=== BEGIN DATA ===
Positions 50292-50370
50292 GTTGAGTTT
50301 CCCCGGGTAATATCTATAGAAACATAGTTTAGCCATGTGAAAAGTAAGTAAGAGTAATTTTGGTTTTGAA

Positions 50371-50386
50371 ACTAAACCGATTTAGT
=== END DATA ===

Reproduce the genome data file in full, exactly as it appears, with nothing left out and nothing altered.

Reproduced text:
Positions 50292-50370
50292 GTTGAGTTT
50301 CCCCGGGTAATATCTATAGAAACATAGTTTAGCCATGTGAAAAGTAAGTAAGAGTAATTTTGGTTTTGAA

Positions 50371-50386
50371 ACTAAACCGATTTAGT